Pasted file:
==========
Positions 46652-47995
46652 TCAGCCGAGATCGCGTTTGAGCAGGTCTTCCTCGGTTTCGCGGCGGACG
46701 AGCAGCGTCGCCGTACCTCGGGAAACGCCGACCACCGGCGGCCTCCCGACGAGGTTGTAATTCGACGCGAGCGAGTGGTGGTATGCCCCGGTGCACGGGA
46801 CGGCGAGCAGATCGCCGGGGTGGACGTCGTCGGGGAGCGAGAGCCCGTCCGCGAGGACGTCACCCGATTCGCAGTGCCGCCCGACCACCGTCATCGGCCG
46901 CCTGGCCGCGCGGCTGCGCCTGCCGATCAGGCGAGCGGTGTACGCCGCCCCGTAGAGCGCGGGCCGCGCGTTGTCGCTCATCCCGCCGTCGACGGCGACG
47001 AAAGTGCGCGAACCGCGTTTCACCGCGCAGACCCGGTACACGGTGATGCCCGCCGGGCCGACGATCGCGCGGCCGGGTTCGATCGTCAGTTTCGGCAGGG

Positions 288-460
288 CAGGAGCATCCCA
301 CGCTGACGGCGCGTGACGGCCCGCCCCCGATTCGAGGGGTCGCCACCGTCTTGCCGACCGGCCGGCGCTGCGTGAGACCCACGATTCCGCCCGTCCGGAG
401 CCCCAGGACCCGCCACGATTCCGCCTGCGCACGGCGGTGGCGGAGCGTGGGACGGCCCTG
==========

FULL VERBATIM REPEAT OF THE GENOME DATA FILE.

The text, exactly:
Positions 46652-47995
46652 TCAGCCGAGATCGCGTTTGAGCAGGTCTTCCTCGGTTTCGCGGCGGACG
46701 AGCAGCGTCGCCGTACCTCGGGAAACGCCGACCACCGGCGGCCTCCCGACGAGGTTGTAATTCGACGCGAGCGAGTGGTGGTATGCCCCGGTGCACGGGA
46801 CGGCGAGCAGATCGCCGGGGTGGACGTCGTCGGGGAGCGAGAGCCCGTCCGCGAGGACGTCACCCGATTCGCAGTGCCGCCCGACCACCGTCATCGGCCG
46901 CCTGGCCGCGCGGCTGCGCCTGCCGATCAGGCGAGCGGTGTACGCCGCCCCGTAGAGCGCGGGCCGCGCGTTGTCGCTCATCCCGCCGTCGACGGCGACG
47001 AAAGTGCGCGAACCGCGTTTCACCGCGCAGACCCGGTACACGGTGATGCCCGCCGGGCCGACGATCGCGCGGCCGGGTTCGATCGTCAGTTTCGGCAGGG

Positions 288-460
288 CAGGAGCATCCCA
301 CGCTGACGGCGCGTGACGGCCCGCCCCCGATTCGAGGGGTCGCCACCGTCTTGCCGACCGGCCGGCGCTGCGTGAGACCCACGATTCCGCCCGTCCGGAG
401 CCCCAGGACCCGCCACGATTCCGCCTGCGCACGGCGGTGGCGGAGCGTGGGACGGCCCTG